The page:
Yet another social-media challenge is sweeping across the internet, and no, it doesn’t involve flinging cheese slices at babies. This one has inspired people to pick up garbage in an effort to make the world a cleaner, better place to live.
Known as the #TrashTag challenge, the social media “movement” per se, has inspired people to go out of their way and clean up litter-soaked places to the likes of beaches, forests and public parks.
The hashtag and challenge have been around since 2015, after outdoor enthusiast and activist Steven Reinhold came up with the idea while on a road trip. Reinhold explained in a blog post that while cruising down a highway, a receipt got sucked out of the window of the car and “into the picturesque Owens Valley,” in California.
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“As I steadied our course, my stomach fell to pieces,” Reinhold said. “I should have stopped; I should have ventured out into the desert and removed that heinous relic of my self-indulgent shopping spree.”
But he didn’t. He and his buddy continued on with the road trip “haunted by this inadvertent littering fiasco.” From that point on, he vowed to “gather 100 pieces of trash during the trip.” And from there, he pitched the “#TrashTag Project” to outfitting company UCO Gear, a company he was an ambassador of.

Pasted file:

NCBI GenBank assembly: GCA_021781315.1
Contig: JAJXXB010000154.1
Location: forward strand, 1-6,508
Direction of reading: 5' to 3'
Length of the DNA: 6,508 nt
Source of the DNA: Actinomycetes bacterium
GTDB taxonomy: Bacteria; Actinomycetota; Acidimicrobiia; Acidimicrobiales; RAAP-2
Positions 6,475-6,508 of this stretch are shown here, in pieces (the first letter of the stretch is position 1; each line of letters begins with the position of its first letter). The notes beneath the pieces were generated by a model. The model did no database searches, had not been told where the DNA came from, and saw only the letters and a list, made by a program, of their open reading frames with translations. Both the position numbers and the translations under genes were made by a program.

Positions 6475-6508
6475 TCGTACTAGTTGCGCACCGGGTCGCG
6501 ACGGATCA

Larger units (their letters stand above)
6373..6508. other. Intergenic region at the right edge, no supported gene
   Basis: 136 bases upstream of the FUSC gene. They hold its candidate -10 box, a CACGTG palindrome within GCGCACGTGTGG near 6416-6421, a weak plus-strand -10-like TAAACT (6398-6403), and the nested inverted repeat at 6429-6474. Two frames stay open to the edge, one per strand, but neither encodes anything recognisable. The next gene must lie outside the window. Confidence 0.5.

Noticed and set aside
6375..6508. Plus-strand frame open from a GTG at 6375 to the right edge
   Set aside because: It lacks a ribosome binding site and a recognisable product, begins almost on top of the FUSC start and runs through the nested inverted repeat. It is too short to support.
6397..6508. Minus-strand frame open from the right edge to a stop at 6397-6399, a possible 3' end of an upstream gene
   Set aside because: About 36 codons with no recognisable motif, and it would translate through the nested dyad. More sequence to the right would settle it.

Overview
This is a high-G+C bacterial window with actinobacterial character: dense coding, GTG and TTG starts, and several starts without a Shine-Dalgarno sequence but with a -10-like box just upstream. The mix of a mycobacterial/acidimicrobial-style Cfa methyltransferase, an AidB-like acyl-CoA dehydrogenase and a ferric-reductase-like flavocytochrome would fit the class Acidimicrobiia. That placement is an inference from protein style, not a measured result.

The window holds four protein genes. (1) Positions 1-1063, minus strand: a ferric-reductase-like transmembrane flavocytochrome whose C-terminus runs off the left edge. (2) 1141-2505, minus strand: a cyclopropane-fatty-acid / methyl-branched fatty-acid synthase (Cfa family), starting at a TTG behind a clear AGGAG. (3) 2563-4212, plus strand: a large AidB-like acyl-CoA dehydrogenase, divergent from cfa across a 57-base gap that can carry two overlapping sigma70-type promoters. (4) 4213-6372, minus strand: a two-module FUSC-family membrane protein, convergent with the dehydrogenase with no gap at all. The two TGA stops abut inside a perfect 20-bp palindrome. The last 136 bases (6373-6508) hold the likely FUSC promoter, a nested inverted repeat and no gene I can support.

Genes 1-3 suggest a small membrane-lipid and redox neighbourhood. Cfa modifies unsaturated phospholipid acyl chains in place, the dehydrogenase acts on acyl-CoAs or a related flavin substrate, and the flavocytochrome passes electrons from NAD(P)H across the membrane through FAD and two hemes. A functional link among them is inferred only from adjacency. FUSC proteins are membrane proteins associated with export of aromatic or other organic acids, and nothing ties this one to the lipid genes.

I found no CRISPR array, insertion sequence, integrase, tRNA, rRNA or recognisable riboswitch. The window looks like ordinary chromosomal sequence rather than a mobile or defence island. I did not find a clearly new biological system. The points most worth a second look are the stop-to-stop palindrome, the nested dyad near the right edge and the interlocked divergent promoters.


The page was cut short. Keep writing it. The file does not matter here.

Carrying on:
Fast-forward to March 2019, the challenge again picked up steam over the weekend thanks to a few viral posts on Reddit, Instagram and Facebook showing before-and-after photos of garbage-free places.
“Here is a new #challenge for all you bored teens,” reads the meme. “Take a photo of an area that needs some cleaning or maintenance, then take a photo after you have done something about it, and post it. #TrashTag.”
Social-media users began to share their accomplishments, posting photos of cleaner places.
“I don’t have a before-and-after picture, but here’s a couple of pictures of me with my family picking up trash from the road side whenever we made a rest stop,” reads a tweet.
“Decided to pick up trash for my birthday and filled up 4 bags #20 #trashtag,” reads another.
“Usually I’m against doing good deeds just to post it online but in the case of #trashtag i am 100% for it, if that’s what it takes,” reads another tweet. “Good people are good.”
Here’s hoping the #TrashTag challenge picks up steam in your neighbourhood. Here’s a look at others taking the challenge.